[Eeglablist] anti-aliasing with downsampling?
Li, Lucia M
lucia.li at imperial.ac.uk
Thu Nov 5 06:07:11 PST 2015
Thank you for your help.
- I am using EEGLAB 13.4.4b with Matlab R2014a
- These are my spectopo options:
figure; pop_spectopo(EEG, 1, [0 403736], 'EEG' , 'freqrange',[1 40],'electrodes','off');
- By "introduce many/extra frequencies", I mean e.g. between 30-40Hz, there are several peaks in the final plot (after downsampling), which aren't evident in either of the first two plots.
Images are found: http://postimg.org/image/97w6davr1/
1st one is high pass filtered (still sampled at 5000Hz) at 0.5Hz.
2nd is low pass filtered (on top of the high pass filtering) at 70Hz.
3rd one is after downsampling to 250Hz
Plots done as per your recommendation.
There is a little residual signal >70Hz after filtering - does that imply that the filtering hasn't completely worked?
I note that there do not seem to be in extra frequencies in the plots after downsampling - does that mean the pop_spectopo function plots applies a different function than pwelch?
Many thanks again for your advice.
From: Andreas Widmann [widmann at uni-leipzig.de]
Sent: Monday, November 02, 2015 11:02 AM
To: Li, Lucia M
Cc: eeglablist at sccn.ucsd.edu
Subject: Re: [Eeglablist] anti-aliasing with downsampling?
the effects of 40Hz lowpass filtering do not look right/as expected, so I would like to have a look into the issue. Several questions have to be addressed first.
* Please (always) state EEGLAB version. There have been substantial changes in the resampling function recently and it might be relevant whether you use the old or the new code.
* Please all all spectopo options you used to make the plot (optimally command line version from eegh).
* Please explain what you mean by „introduce many frequencies“/„extra frequencies“.
(a) spectopo unfortunately uses a fixed length fft (1024). Thus, frequency axis sampling depends on sampling rate. With 5000 Hz you get a frequency sampling point every 4.9 Hz (5000/1024); with 250 Hz you get a frequency sampling point every 0.24 Hz. So, in your Figure 6 the frequency axis is sampled 20 times higher. I case you mean with „extra frequencies“ that you see more details, this is most likely due to the higher frequency axis sampling. (I will try to have a look into the spectopo code in the next weeks to see how difficult it would be to introduce a fft length option).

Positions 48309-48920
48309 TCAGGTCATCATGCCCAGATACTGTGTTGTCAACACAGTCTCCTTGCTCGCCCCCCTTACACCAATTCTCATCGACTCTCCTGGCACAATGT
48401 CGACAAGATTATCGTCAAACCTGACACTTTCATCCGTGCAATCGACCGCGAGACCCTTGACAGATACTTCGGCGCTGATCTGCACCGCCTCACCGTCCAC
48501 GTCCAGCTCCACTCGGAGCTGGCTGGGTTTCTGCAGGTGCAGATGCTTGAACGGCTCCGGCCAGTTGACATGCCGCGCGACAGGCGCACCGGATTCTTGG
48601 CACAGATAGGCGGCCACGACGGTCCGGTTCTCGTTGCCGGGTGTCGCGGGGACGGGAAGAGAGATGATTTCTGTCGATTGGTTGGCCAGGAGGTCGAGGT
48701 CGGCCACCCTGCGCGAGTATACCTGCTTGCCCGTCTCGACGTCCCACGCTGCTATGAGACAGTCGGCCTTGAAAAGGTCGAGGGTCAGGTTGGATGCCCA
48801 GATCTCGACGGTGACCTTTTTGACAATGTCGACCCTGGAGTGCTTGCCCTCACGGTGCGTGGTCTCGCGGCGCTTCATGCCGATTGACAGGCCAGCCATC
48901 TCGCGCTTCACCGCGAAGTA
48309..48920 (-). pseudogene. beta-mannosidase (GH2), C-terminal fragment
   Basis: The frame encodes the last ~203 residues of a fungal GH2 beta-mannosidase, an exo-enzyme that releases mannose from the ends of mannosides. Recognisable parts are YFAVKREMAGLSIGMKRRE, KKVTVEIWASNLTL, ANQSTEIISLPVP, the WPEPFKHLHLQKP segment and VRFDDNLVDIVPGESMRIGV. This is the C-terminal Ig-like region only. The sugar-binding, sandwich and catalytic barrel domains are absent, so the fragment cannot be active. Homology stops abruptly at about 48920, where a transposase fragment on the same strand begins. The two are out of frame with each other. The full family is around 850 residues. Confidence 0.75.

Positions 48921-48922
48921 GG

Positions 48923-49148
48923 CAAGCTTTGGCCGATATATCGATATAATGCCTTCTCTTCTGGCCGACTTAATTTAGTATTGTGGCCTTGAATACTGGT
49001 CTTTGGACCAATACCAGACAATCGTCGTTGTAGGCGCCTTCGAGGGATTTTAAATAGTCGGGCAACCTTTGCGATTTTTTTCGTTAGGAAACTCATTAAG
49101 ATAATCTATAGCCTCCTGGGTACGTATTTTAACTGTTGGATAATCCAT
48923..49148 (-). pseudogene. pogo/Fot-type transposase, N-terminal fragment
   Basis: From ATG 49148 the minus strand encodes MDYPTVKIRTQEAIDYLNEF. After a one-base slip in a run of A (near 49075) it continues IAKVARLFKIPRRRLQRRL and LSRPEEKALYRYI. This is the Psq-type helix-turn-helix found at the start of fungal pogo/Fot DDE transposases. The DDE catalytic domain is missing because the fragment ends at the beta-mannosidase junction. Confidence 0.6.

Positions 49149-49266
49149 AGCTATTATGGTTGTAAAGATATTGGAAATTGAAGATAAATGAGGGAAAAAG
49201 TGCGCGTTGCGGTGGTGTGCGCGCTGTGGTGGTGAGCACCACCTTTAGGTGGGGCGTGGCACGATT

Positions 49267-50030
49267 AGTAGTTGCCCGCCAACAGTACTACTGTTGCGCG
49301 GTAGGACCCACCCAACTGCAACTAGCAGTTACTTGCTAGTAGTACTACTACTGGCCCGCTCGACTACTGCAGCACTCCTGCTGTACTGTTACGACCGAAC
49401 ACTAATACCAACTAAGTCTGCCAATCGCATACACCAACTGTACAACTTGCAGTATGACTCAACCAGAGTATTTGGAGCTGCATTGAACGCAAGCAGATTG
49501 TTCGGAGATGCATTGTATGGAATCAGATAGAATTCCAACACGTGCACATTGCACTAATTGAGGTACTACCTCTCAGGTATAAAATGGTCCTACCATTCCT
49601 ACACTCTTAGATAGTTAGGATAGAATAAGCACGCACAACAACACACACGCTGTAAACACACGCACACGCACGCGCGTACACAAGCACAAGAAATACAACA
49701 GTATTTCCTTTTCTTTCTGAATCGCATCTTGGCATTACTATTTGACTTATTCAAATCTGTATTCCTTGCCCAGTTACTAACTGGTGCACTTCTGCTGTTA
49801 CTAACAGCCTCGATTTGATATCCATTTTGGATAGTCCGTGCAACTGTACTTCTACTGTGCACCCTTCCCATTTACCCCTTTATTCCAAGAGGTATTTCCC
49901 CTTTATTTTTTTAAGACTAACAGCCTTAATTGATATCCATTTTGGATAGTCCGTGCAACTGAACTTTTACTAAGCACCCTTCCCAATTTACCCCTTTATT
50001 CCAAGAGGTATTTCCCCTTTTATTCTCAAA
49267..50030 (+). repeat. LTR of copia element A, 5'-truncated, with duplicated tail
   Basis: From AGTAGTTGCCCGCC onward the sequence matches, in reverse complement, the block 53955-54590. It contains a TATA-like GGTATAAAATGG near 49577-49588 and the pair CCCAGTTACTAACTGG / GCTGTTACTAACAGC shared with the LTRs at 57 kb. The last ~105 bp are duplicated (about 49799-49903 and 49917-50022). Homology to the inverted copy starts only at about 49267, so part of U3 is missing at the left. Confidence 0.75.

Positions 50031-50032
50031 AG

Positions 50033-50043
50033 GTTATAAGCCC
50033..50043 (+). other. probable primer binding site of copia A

(b) The (MATLAB implementation of the) pwelch method used in spectopo is susceptible to frequency noise/rounding errors introduced by DC offsets. You might want to try to apply a highpass filter before frequency analysis.
(c) The 40 lowpass filter appears to have no/little effect. I would like to sort out (a) and (b) before looking into this.
Please highpass filter you raw dataset (e.g. 0.1 Hz) and upload the following plots:
figure, pwelch(EEG.data', , , 10240, 5000); xlim([0 0.07]) % or xlim([0 70]) in case the frequency axis is automatically scaled to Hz instead of kHz
and the same figure after lowpass filtering and
figure, pwelch(EEG.data', , , 512, 250); xlim([0 70])
after downsampling to 250 Hz.
> Am 30.10.2015 um 12:05 schrieb Li, Lucia M <lucia.li at imperial.ac.uk>:
> Dear EEGlab users & experts,
> I was hoping someone might be able to shed some light how why downsampling my data appears to introduce many frequencies into it.
> I have acquired some EEG data at 5000Hz (figure 2). I acquired this with Brain Products and exported the data without doing anything to it, to use in eeglab.
> I then lowpass filtered it at 40Hz in eeglab (using the Tools --> filter data --> basic FIR filter (new, default)) (figure 5).
> I then downsampled it to 250Hz (Tools --> change sampling rate) and get the resultant spectral plot (figure 6).
> I was wondering:
> a) are these extra frequencies indicative of anti-aliasing? If not, what might they indicate?
> b) why am I still getting anti-aliasing effects if I downsampled after a low pass filter?
> Many thanks in advance for your help!
> Kind regards,
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